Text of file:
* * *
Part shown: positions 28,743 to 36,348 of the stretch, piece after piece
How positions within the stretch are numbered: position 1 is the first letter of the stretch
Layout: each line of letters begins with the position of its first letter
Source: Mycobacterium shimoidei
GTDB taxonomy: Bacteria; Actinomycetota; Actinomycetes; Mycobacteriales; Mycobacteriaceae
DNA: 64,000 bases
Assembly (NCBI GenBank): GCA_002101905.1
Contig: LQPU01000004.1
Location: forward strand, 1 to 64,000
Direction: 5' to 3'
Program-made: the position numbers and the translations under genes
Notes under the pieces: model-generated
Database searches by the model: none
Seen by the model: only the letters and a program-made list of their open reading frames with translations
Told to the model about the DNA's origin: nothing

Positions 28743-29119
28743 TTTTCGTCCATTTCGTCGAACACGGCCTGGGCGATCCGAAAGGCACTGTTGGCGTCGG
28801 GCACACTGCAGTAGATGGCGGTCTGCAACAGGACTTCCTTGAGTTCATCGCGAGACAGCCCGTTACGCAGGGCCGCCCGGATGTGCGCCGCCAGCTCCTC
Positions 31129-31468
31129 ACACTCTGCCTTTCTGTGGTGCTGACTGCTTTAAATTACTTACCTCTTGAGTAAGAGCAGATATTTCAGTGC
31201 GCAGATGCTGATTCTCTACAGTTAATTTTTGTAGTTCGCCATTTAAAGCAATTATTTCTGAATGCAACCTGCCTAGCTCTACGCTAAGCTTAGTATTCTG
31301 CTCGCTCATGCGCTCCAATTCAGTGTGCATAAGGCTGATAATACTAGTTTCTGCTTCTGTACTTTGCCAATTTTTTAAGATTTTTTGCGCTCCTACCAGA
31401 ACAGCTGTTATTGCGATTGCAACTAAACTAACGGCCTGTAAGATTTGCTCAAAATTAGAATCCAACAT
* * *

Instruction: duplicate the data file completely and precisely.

Part shown: positions 28,743 to 36,348 of the stretch, piece after piece
How positions within the stretch are numbered: position 1 is the first letter of the stretch
Layout: each line of letters begins with the position of its first letter
Source: Mycobacterium shimoidei
GTDB taxonomy: Bacteria; Actinomycetota; Actinomycetes; Mycobacteriales; Mycobacteriaceae
DNA: 64,000 bases
Assembly (NCBI GenBank): GCA_002101905.1
Contig: LQPU01000004.1
Location: forward strand, 1 to 64,000
Direction: 5' to 3'
Program-made: the position numbers and the translations under genes
Notes under the pieces: model-generated
Database searches by the model: none
Seen by the model: only the letters and a program-made list of their open reading frames with translations
Told to the model about the DNA's origin: nothing

Positions 28743-29119
28743 TTTTCGTCCATTTCGTCGAACACGGCCTGGGCGATCCGAAAGGCACTGTTGGCGTCGG
28801 GCACACTGCAGTAGATGGCGGTCTGCAACAGGACTTCCTTGAGTTCATCGCGAGACAGCCCGTTACGCAGGGCCGCCCGGATGTGCGCCGCCAGCTCCTC
Positions 31129-31468
31129 ACACTCTGCCTTTCTGTGGTGCTGACTGCTTTAAATTACTTACCTCTTGAGTAAGAGCAGATATTTCAGTGC
31201 GCAGATGCTGATTCTCTACAGTTAATTTTTGTAGTTCGCCATTTAAAGCAATTATTTCTGAATGCAACCTGCCTAGCTCTACGCTAAGCTTAGTATTCTG
31301 CTCGCTCATGCGCTCCAATTCAGTGTGCATAAGGCTGATAATACTAGTTTCTGCTTCTGTACTTTGCCAATTTTTTAAGATTTTTTGCGCTCCTACCAGA
31401 ACAGCTGTTATTGCGATTGCAACTAAACTAACGGCCTGTAAGATTTGCTCAAAATTAGAATCCAACAT